Have you ever used your smartphone to donate?
Technology is amazing.
11 COAST COMMUNITY RADIO
An Invitation for Motivation
OTIVATION” IS THE DRIVING force behind human actions. It is the general desire or willingness of someone to do something.
On any given day, what motivates me can change. If it’s a window of nice weather, my gardening passion kicks in. I’m motivated to do some hard work. Roaming the varied surroundings of Astoria with camera in hand provides a different kind of motivation: capturing a worthy photo.
When asked to join the KMUN team as Business Development Director I was motivated to reenergize that part of my brain that had been broadcast sales focused for 30 years. (Thankfully, the cobwebs had not become too intense.)
What motivates you? Given that a new year is here, many of us will look for motivation as it relates to a resolution we’ve made. With motivation and commitment we will follow through on that resolution…at least until February.
Since May of last year I’ve worked with more than 50 businesses of various sizes, all of whom invest marketing and outreach dollars with KMUN.
They are motivated for a variety of reasons. Some would like a return on their investment in the form of new customers or the gratitude of current
customers; others are simply happy to know their dollars are supporting a non-profit, communityfocused radio station; some want the feel-good shining light of having their underwriting message heard in a positive programming environment of music, news or spoken-word.
Having a business motivated to support a nonprofit, community radio station makes my job exponentially easier. On the north coast, KMUN remains the sole beacon of choice for the eclectic, varied programming we do. As I often tell people, we have something for everyone. If you listen long enough you’ll be tapping your foot or singing along, you’ll be pondering a news story or appreciating a poem, you’ll be learning about local produce or discovering a new ship on the Columbia. And more often than not, you’ll find yourself motivated to listen longer than you had intended.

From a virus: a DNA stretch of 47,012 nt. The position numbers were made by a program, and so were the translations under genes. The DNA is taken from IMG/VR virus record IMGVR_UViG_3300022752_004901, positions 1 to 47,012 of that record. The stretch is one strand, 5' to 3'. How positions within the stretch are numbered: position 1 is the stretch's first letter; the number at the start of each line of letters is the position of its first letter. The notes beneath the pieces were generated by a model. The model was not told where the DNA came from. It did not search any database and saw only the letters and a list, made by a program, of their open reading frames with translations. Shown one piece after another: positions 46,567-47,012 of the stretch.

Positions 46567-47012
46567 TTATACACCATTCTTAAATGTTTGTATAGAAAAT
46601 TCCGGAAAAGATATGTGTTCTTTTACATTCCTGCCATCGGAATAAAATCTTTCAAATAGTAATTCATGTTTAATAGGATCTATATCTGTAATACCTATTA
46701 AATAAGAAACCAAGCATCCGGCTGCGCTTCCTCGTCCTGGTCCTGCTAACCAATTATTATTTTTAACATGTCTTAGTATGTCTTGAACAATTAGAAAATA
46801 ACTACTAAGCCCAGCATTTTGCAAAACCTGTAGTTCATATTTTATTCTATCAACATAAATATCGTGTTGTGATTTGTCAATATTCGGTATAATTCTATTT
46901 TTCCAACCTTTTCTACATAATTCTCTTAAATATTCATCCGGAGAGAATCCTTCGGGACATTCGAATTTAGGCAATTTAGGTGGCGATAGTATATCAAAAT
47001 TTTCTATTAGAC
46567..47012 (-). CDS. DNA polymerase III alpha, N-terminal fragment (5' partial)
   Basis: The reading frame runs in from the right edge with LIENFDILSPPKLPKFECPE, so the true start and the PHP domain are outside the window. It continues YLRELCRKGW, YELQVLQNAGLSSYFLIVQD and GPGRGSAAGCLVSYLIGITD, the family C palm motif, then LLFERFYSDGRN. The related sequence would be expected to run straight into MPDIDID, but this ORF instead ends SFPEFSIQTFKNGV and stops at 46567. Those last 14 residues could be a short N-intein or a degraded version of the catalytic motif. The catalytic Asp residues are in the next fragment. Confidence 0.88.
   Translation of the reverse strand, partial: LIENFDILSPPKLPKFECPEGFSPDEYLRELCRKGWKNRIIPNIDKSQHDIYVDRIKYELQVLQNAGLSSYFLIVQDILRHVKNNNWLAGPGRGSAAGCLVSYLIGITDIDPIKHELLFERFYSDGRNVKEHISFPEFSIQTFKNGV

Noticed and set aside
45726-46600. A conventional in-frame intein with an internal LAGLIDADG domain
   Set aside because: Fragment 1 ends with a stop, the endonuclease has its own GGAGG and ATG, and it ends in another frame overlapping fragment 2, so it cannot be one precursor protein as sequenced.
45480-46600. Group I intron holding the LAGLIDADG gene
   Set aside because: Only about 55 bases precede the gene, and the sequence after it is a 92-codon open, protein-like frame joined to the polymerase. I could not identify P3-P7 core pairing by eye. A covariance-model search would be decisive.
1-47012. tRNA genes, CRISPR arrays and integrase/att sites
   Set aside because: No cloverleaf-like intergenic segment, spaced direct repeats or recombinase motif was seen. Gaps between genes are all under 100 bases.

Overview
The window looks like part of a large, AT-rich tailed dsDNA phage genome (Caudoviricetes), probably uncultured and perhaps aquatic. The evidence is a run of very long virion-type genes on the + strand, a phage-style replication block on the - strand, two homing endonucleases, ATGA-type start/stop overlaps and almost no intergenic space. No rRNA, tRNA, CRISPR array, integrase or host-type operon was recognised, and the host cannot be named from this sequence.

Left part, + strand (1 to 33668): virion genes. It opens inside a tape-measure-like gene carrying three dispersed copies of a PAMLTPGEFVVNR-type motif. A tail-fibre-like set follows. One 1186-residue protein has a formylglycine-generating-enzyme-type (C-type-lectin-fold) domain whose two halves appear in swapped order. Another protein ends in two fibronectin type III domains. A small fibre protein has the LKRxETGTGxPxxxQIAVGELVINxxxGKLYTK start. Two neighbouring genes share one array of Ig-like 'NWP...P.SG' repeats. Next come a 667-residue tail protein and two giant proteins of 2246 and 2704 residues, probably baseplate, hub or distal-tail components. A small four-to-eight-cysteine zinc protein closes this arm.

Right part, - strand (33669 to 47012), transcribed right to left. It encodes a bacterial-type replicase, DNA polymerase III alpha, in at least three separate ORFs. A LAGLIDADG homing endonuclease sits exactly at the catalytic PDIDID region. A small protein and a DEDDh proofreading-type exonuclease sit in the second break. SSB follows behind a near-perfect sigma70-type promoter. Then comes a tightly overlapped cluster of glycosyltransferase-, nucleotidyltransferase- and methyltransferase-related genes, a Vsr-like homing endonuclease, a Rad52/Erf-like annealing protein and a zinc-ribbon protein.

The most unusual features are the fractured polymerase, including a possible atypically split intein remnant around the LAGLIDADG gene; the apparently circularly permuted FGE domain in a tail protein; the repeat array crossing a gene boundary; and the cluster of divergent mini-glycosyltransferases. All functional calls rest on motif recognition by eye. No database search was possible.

At KMUN we entertain, enlighten, educate, and inspire. Our hope is as a listener you are motivated to make a donation; as a business you are motivated to underwrite a program or become a business member. You can do both by going to kmun.org, then hover over the “support” tab at the top.
Embrace the New Year!
is when your dreams put on work clothes.”
N NOVEMBER 2022 I celebrated five years with KMUN and I must admit I feel unspeakably lucky pretty much every day when I come to work at the Tillicum House. I’ve had the privilege of working with three outstanding station managers; Joanne Rideout (she was stepping down when I started but thank goodness she’s remained part of the station), Graham Nystrom (who really took the station to the next level with great skill, humor and vision) and Susan Peterson (the perfect person to take on this role at a critical time). Together with our bevy of fabulous volunteers, the wee small KMUN staff has become my hānai family. And, of course, the ever deepening engagement with so many members and listeners is the icing on that cupcake!